WELLINGTON: New Zealanders satisfied their cravings for hamburgers and coffee as a five-week lockdown eased on Tuesday, as hopes swelled that the country’s coronavirus outbreak was under control.
Lines of cars snaked along drive-thru lanes at McDonald’s outlets around the country, with the fast-food chain reporting 50 vehicles queued before dawn in the North Island town of Hastings.
Coffee lovers also indulged in barista-brewed beverages after more than a month of strict quarantine measures that banned any form of takeaway or restaurant food.
“It’s thrilling and exciting after a long haul,” said Roop Kaur, owner of the Mulberry Tree cafe in central Wellington, as she hurried to fill a brisk trade in online orders from office workers.
“I’m looking forward to some good business because hospitality has suffered a lot.”
Aside from allowing takeaways, the move from a maximum Level Four alert — where only essential services operated — means Kiwis can now fish, hunt, surf, swim and play golf.
Retail business can also open, provided transactions do not involve physical contact, while gatherings of up to 10 people are allowed for events such as weddings or funerals.
Schools will also reopen from Wednesday, but authorities said attendances were expected to remain extremely low with the vast majority of students in the South Pacific nation staying at home.
The government predicted 400,000 people in the nation of five million would return to work under the more relaxed regime.
However, the capital Wellington was slow to flicker back to life, with rush hour traffic in the normally bustling Willis Street so quiet that a lone skateboarder had two lanes to himself.
Downtown resident Cheryl Robertson, taking her regular walk with guide dog Pebbles, said it felt like a quiet weekend morning in the city, not a regular working day.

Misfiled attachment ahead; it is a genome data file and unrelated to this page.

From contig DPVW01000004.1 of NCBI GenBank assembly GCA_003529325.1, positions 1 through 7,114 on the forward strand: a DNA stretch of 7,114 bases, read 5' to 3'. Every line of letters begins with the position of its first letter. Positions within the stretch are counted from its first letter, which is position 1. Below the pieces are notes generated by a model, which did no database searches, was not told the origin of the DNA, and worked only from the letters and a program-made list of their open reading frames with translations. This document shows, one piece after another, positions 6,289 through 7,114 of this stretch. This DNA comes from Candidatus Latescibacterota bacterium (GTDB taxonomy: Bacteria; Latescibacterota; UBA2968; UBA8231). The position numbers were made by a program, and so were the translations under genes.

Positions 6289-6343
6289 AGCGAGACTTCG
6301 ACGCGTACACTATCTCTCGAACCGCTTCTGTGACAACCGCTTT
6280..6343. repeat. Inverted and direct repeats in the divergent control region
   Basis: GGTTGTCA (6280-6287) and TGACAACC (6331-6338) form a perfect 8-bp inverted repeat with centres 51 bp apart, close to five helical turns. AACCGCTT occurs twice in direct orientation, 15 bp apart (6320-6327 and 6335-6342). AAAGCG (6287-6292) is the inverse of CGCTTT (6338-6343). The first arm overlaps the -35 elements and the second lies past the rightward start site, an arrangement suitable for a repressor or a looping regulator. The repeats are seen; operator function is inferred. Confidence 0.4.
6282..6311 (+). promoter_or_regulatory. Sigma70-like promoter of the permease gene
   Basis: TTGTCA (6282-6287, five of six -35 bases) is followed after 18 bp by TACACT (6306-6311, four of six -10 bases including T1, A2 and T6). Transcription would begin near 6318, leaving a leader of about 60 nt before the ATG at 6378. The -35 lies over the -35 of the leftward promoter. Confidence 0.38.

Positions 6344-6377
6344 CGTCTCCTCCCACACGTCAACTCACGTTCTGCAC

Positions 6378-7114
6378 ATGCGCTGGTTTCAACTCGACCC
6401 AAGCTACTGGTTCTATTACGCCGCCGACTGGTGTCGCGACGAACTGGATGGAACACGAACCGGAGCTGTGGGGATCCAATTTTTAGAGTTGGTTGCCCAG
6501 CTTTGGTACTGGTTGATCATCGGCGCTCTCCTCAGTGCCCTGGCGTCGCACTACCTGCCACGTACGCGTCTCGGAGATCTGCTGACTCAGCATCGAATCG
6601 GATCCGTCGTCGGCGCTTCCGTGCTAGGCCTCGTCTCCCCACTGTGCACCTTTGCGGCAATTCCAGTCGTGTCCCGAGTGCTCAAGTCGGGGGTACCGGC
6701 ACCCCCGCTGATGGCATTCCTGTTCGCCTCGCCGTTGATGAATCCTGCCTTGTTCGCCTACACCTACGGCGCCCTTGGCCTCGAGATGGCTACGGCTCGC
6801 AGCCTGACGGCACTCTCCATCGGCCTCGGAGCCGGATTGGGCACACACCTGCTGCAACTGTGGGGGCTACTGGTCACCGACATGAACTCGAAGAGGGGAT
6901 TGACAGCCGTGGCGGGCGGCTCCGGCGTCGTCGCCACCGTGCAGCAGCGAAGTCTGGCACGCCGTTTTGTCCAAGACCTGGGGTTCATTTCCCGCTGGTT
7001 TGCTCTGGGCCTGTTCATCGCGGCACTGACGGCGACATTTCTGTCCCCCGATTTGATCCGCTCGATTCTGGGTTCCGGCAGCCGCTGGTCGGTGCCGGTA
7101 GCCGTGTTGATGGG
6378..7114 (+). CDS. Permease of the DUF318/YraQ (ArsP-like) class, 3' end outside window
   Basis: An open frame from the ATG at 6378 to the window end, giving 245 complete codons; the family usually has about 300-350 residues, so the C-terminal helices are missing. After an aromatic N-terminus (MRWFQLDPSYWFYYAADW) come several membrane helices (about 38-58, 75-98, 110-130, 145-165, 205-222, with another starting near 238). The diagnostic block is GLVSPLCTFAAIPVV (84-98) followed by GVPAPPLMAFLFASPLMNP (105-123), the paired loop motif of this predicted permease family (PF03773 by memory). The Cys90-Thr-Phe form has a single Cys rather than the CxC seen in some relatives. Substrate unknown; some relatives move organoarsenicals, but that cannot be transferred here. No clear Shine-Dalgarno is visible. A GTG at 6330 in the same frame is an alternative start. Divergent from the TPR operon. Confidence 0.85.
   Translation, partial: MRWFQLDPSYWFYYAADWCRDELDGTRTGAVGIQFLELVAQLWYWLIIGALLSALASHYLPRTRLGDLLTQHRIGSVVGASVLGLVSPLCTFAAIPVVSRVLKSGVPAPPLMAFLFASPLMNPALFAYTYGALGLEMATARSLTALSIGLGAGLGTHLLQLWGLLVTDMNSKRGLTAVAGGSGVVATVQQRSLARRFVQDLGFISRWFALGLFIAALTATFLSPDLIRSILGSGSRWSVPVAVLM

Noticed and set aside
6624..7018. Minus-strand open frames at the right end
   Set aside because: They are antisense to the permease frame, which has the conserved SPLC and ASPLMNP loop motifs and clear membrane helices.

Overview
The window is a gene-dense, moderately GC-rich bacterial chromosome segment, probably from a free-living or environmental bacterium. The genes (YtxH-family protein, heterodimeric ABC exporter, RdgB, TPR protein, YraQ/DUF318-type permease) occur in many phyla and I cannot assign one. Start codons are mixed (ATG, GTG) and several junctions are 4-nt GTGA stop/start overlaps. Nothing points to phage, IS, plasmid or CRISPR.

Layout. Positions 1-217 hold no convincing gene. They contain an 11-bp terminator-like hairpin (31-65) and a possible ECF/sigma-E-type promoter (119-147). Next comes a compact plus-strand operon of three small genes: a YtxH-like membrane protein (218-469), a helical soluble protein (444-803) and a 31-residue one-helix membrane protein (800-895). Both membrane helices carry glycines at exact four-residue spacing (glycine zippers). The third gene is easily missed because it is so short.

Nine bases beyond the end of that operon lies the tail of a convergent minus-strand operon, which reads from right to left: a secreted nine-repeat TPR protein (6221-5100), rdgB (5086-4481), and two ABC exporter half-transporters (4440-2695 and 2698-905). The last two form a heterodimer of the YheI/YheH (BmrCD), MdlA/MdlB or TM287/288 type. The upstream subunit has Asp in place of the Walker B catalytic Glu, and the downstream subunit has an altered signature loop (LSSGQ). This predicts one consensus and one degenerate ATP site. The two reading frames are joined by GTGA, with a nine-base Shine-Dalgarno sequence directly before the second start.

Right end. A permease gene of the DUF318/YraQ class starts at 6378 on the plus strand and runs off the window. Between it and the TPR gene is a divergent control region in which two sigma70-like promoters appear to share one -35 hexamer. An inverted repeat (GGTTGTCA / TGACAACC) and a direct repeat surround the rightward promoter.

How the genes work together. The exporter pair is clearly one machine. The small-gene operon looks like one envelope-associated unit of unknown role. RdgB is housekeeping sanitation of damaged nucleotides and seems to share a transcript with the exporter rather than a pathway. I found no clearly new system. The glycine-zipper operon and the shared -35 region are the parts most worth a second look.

Robertson, who planned to celebrate with a curry from her favourite Indian restaurant, praised the way “small” and uncrowded New Zealand reacted to the crisis.
“We see the difference in other countries and I don’t envy them, that’s for sure,” she said. “We pull together.”
Nearby, construction crews gathered in fluorescent vests and face masks to resume work on projects mothballed because of the virus, and double-decker buses again rumbled along city streets, most of them empty.
The noise from even such modest traffic was too much for local Aaron White, who complained of “sensory overload” after so long in lockdown.
While the New Zealand Herald trumpeted the downgrade to Level Three restrictions with the headline “Threedom”, he was cautious about prematurely declaring victory.
“I’m nervous. I feel this is the time when we should be most vigilant,” he told AFP.
“I get the sense over the weekend that (people think) we’ve done it and we can go back to normal. I suspect that’s not the case.”
Health authorities on Tuesday reported New Zealand had only two new cases in the past 24 hours, taking the total to 1,124 with 19 deaths.
Despite the looser rules, the government has emphasised that social distancing must be maintained and illuminated roadside signs still flash the message “Stay Home, Save Lives”.
Level Three restrictions will be in place for at least two weeks, with Prime Minister Jacinda Ardern saying they would only be downgraded again if circumstances were right.
For coffee-shop owner Kaur, the restoration of some freedoms, however limited, was cause for celebration.
“It (lockdown) was traumatising for me. It was being lazy, sitting on the couch with nothing much to do,” she said.
“It’s really great to come back and start with more energy and enthusiasm.”